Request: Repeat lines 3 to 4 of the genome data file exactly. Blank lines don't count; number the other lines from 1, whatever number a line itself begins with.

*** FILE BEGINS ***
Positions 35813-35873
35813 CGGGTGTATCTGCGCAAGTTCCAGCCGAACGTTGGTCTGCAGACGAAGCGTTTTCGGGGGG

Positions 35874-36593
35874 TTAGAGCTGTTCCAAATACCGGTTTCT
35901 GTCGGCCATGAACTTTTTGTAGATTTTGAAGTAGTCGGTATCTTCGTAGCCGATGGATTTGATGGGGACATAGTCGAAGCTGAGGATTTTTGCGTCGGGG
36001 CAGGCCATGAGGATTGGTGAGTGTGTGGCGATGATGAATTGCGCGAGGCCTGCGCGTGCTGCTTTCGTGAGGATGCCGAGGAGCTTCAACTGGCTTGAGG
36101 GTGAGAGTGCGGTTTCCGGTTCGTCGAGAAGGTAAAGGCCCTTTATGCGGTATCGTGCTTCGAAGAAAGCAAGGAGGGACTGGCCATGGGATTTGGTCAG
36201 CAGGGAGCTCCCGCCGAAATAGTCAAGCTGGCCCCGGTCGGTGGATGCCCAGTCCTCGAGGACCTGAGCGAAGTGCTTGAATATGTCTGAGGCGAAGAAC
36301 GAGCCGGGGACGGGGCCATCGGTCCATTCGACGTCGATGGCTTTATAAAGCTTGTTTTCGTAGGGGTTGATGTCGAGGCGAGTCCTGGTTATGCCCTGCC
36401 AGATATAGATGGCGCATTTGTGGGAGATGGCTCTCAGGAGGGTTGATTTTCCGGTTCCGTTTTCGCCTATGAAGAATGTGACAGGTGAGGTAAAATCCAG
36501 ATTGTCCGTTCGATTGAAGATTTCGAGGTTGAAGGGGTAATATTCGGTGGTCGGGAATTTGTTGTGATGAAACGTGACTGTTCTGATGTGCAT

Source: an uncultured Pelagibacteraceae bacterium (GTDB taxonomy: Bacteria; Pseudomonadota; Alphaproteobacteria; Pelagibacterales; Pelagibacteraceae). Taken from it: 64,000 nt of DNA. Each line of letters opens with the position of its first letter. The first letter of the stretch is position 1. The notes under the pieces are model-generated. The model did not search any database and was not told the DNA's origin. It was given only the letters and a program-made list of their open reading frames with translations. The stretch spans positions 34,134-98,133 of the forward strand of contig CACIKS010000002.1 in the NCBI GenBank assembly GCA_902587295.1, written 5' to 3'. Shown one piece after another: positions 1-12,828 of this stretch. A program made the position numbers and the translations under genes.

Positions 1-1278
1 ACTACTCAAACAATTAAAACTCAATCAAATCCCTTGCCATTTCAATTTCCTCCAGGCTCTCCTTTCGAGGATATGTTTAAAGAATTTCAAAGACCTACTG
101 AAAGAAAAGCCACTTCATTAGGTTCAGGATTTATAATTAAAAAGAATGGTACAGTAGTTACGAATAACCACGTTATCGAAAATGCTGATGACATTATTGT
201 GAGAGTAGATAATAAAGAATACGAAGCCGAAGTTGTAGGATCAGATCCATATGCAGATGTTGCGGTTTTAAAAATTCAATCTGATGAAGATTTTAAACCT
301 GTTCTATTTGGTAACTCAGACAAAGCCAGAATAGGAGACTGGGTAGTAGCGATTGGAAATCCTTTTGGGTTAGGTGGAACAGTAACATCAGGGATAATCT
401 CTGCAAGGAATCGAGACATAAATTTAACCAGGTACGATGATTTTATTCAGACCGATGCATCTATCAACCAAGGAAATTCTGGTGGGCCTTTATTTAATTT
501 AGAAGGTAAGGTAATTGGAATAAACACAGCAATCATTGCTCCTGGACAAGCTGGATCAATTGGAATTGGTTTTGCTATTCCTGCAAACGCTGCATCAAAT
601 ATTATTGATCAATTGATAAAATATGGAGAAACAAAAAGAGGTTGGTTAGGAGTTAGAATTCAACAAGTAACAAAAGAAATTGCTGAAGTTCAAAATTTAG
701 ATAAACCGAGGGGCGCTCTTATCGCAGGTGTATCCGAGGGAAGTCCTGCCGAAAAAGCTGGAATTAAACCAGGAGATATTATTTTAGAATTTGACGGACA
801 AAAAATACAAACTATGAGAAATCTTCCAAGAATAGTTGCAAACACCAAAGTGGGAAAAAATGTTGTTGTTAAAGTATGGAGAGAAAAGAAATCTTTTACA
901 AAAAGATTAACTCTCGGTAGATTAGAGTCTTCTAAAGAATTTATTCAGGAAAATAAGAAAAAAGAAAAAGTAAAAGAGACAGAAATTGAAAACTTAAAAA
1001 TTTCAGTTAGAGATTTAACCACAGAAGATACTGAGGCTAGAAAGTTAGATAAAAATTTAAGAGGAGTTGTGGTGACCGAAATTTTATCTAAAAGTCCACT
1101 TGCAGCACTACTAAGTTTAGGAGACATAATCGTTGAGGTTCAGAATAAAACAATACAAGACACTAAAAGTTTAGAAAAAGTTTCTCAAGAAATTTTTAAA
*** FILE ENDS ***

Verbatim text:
Positions 35874-36593
35874 TTAGAGCTGTTCCAAATACCGGTTTCT